10 migrants killed in Mexico truck accident
At least 10 Cuban migrants were killed and 25 injured on Sunday when a cargo truck carrying them overturned in southern Mexico, local officials reported, the latest fatal crash involving US-bound migrants.
The accident took place in southern Chiapas state, near the border with Guatemala, the report said.
A source in the prosecutor's office, who spoke on grounds of anonymity, told AFP the victims were apparently from Cuba and all were women, including one minor.
The accident occurred on a highway along the Pacific coast between the towns of Pijijiapan and Tonala, where migrants often travel as they attempt to reach the United States -- part of a flow drawing increasingly urgent attention in Washington.
The truck, its body built partly of wood, was destroyed, with the migrants' clothes, bags and backpacks strewn around it.
Cuban President Miguel Diaz-Canel lamented the tragedy and said the Mexican embassy was offering assistance.
"We urge you to use established, safe and orderly routes when emigrating," he told Cubans looking to leave their country.
On Thursday, two migrants died when a truck overturned in the Chiapas municipality of Mezcalapa.
Thousands of migrants from different countries have been traveling across Mexico in cramped buses, trailers and freight trains -- or on foot -- in an attempt to reach the United States.
In early August, at least 18 people died and another 23 were injured after a bus with local passengers and migrants from countries such as India, the Dominican Republic and some African nations plunged into a ravine in the state of Nayarit.
This weekend, in the northern states of Chihuahua and Zacatecas, nearly 3,000 migrants were stranded in isolated areas when the freight trains they were traveling on inexplicably stopped.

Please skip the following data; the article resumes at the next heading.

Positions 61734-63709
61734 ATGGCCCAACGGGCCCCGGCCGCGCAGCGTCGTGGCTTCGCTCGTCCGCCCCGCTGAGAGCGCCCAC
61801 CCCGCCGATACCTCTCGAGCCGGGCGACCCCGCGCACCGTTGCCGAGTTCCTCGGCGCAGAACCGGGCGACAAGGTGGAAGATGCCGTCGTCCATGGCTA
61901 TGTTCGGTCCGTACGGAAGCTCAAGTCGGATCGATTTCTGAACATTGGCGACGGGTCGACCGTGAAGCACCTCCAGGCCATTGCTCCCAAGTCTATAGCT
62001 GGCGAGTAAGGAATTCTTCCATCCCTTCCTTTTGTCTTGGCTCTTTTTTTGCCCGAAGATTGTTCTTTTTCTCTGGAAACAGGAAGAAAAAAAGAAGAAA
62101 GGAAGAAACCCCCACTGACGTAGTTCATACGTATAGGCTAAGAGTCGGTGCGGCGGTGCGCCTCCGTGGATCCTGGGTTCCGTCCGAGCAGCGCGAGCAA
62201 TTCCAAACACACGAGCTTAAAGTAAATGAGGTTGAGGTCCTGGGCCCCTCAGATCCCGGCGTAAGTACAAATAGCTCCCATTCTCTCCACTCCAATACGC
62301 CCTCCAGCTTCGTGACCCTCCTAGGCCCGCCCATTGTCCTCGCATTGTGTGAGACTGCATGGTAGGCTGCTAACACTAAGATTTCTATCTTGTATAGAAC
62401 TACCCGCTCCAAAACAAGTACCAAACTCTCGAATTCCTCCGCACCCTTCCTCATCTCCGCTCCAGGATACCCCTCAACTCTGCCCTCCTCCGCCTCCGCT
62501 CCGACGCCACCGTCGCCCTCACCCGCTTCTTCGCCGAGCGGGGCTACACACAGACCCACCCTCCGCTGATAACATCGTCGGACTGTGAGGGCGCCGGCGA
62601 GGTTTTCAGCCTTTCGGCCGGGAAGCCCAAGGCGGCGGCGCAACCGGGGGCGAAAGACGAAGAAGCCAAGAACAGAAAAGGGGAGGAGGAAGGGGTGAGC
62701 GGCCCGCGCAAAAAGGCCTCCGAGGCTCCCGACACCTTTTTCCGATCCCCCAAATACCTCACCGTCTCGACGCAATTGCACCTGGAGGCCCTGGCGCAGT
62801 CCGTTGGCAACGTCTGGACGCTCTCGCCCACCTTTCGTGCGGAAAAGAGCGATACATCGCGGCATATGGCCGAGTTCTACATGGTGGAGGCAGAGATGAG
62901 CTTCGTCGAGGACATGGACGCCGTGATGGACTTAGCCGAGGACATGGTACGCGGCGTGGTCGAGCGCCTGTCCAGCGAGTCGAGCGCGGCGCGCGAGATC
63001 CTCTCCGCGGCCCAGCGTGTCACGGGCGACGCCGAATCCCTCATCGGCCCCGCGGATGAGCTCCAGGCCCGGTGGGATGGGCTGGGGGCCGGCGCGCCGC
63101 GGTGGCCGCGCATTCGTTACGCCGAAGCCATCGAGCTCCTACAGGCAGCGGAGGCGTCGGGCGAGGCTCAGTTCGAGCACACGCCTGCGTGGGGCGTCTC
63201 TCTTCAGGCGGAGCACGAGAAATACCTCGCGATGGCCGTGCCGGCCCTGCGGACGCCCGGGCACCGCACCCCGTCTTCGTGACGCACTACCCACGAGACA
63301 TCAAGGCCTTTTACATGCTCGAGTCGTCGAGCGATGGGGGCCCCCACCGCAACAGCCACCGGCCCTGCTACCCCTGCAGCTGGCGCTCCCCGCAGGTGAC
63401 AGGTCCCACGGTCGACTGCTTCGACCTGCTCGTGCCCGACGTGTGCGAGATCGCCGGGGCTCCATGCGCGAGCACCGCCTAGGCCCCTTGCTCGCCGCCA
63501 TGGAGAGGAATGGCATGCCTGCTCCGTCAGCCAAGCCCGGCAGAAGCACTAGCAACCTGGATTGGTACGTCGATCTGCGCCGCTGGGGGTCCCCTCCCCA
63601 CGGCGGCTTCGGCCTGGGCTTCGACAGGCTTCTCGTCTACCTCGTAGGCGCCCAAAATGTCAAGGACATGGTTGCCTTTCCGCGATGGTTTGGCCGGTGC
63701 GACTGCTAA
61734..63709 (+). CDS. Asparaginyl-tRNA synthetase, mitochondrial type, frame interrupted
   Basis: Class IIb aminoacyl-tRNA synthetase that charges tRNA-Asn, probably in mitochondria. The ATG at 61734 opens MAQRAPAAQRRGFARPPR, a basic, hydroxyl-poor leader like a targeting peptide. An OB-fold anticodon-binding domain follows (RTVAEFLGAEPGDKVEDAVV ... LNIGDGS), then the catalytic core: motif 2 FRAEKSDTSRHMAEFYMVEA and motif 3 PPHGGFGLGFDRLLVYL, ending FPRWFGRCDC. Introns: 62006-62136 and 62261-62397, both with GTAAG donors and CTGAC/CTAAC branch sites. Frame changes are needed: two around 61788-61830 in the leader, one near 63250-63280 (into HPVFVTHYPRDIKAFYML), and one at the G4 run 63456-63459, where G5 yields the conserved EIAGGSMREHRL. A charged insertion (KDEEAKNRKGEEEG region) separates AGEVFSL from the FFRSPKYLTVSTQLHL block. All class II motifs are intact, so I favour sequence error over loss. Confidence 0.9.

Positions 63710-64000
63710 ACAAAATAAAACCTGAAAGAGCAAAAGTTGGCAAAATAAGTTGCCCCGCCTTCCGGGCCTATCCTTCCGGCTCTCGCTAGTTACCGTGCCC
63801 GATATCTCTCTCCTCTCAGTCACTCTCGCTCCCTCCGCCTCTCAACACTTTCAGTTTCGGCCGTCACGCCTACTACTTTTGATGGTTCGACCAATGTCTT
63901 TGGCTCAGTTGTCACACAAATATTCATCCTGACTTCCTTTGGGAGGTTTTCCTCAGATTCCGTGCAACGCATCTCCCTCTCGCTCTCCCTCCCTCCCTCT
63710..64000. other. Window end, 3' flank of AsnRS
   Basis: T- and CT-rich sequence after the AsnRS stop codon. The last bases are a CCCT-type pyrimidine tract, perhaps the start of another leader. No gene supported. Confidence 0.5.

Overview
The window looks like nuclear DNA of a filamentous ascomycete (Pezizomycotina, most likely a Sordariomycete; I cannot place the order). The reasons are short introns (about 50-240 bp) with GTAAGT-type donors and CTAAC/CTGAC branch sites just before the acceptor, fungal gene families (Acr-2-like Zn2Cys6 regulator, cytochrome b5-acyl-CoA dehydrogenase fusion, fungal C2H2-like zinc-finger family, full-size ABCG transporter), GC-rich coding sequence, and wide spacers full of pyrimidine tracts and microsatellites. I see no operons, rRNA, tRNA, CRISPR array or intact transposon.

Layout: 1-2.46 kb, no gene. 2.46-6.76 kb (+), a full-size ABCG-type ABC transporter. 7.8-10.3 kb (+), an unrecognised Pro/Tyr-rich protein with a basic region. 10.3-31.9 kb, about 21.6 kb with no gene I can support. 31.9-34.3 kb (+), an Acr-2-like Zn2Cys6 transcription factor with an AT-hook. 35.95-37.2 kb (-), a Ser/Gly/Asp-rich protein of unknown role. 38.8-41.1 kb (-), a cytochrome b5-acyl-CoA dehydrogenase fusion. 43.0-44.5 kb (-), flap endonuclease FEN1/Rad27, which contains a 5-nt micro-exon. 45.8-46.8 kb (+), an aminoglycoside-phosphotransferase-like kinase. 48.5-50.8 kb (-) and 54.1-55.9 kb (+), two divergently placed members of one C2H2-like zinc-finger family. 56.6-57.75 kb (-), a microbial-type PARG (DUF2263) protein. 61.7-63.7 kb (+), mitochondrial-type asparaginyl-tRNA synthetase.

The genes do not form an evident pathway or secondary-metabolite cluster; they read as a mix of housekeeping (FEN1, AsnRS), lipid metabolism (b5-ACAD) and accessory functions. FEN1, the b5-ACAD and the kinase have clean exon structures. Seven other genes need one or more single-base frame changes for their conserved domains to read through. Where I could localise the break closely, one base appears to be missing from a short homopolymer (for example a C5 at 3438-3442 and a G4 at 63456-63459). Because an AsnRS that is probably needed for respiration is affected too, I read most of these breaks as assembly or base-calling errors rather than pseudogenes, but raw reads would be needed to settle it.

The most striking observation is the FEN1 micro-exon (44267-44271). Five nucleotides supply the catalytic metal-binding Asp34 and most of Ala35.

Mexican authorities said they detained more than 189,000 migrants last month, while the US border patrol has reported 1.8 million apprehensions between October 2022 and August 2023.
With the influx of migrants "overwhelming" Mexico, President Andres Manuel Lopez Obrador has called on his US counterpart for "help."
On Friday, Washington and Mexico City pledged to redouble their efforts to strengthen economic and security cooperation on migration issues, as well as drug and arms trafficking.
Republican lawmakers in Washington have grown increasingly angered by the migrant arrivals and have called on President Joe Biden's administration to do more to address the issue.
After passing a last-minute measure on Saturday to avoid a US government shutdown, Republican leaders expressed a willingness to block any additional funding for Ukraine's war effort unless more is spent on the border.
"I'm going to make sure that the weapons are provided for Ukraine," House Speaker Kevin McCarthy told CBS's "Face the Nation" on Sunday, "but they're not going to get some big package if the border is not secure."
He did not define what it would take for him to consider the border as being "secure."